The world’s leading green building organisations have reached agreement to adopt a common language for the carbon footprinting of buildings.
Earlier this year, an alliance of green building councils including the US and UK Green Buildings Councils and the BRE Trust, which owns BREEAM, agreed to develop a common carbon metric.
The new common carbon metric has been recognised by the UNEP Sustainable Building and Climate Initiative and the Sustainable Building Alliance, a non-profit network of standard setting organisations, national building research centres and key property industry and construction organisations.
Green building rating tools will now pilot the new metric and it will be made available to groups and organisations promoting green and sustainable development.
“The significance of this agreement should not be underestimated,” says Tony Arnel, chair of the World Green Building Council. “The coming together of so many leading green building organisations is unprecedented.”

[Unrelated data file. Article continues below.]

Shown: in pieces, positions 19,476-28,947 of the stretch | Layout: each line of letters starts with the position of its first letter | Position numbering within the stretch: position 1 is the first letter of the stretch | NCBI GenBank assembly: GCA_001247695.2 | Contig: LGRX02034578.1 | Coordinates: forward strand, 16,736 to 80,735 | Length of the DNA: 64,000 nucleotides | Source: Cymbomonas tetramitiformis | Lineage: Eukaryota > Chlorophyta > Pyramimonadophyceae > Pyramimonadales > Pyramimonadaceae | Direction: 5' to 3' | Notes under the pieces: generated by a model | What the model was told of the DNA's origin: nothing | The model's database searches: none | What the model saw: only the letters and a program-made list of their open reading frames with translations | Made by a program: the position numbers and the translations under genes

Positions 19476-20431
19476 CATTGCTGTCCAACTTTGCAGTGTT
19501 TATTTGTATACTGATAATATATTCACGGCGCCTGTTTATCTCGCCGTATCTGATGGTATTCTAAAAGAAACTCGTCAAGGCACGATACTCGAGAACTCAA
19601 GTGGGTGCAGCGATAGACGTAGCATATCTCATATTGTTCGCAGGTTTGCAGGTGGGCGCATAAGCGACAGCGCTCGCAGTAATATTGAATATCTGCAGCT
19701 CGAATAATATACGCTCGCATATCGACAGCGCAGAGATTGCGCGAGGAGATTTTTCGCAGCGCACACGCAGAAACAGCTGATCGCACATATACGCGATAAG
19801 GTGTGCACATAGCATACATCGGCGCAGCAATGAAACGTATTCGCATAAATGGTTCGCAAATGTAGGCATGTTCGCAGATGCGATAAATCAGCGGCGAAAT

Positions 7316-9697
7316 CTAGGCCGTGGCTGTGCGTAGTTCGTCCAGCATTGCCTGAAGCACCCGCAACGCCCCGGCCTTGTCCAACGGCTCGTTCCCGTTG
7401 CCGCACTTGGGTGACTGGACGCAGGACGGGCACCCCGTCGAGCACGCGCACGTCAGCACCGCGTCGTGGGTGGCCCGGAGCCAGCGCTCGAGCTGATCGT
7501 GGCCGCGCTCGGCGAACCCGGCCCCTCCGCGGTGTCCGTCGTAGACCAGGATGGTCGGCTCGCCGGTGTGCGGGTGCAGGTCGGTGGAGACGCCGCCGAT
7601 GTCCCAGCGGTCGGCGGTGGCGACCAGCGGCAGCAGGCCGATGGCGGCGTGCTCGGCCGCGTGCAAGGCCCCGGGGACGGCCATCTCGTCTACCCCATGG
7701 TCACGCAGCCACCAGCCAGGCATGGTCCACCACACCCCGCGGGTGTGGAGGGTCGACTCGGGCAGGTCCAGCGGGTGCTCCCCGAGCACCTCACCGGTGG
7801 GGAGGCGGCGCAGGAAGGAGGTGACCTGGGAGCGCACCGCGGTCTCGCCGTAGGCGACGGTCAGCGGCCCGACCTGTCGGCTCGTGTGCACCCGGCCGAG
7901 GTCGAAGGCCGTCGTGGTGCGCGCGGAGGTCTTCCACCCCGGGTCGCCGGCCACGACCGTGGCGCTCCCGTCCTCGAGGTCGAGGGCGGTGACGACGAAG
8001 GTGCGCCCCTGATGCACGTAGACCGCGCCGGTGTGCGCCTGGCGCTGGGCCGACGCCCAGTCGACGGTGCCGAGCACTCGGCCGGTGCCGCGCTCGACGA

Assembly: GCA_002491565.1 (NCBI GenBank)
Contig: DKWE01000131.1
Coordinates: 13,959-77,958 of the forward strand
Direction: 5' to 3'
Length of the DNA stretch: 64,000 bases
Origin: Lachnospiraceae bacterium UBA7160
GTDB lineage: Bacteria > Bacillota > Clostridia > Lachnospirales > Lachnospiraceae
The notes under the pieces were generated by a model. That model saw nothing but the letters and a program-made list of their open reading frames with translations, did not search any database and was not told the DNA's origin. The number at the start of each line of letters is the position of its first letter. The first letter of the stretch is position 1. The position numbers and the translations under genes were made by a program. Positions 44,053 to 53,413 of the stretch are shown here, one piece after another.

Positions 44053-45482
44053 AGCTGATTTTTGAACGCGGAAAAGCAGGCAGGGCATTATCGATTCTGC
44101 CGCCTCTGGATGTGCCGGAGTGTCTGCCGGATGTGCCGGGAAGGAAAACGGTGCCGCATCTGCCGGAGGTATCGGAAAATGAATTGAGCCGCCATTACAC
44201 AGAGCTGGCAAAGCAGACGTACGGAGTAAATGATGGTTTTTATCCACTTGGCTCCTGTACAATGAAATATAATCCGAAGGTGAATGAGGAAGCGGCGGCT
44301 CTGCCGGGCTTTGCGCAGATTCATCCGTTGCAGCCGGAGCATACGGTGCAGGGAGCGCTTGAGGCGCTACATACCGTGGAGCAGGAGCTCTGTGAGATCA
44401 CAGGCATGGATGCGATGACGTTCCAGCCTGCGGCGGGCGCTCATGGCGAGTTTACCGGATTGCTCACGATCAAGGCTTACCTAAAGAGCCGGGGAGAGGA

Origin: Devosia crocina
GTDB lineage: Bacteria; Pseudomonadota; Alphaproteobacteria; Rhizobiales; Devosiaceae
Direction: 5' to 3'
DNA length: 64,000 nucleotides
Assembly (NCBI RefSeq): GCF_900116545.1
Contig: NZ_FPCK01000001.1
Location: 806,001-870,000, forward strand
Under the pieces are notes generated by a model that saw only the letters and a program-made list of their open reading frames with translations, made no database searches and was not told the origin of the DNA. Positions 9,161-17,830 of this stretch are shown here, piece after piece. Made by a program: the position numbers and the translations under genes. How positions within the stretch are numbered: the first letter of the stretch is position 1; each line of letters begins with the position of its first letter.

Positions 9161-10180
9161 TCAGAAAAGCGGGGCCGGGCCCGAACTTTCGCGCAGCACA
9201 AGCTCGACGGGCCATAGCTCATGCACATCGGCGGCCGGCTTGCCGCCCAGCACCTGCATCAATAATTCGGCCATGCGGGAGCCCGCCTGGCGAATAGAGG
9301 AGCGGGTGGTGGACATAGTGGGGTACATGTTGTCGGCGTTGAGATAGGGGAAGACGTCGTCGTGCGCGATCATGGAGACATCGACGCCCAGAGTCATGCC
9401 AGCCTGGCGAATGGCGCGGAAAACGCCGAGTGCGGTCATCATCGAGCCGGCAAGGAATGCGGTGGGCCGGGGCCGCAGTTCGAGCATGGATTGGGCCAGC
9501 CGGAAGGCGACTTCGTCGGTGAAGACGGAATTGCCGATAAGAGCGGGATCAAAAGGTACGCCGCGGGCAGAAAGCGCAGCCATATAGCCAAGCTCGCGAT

According to the UN’s Intergovernmental Panel on Climate Change (IPCC), buildings account for around 40% of the world’s energy use and a third of greenhouse gas emissions, but represent one of the most cost-effective sectors for improvement.
The EU, meanwhile, is considering introducing energy efficiency standards for all public sector buildings from 2018, according to press reports.
It is expected that the Energy Performance of Buildings Directive, which will be unveiled shortly, will mandate improvements to the energy efficiency of buildings starting with those in the public sector.
For further information:
US green building sector to contribute $554 billion to economy by 2013 (13-Nov)
UK and France to develop common rating tool for buildings (24-Jun)
Big three agree to align green building ratings (4-Mar)16 November 2009
Green building organisations agree common language
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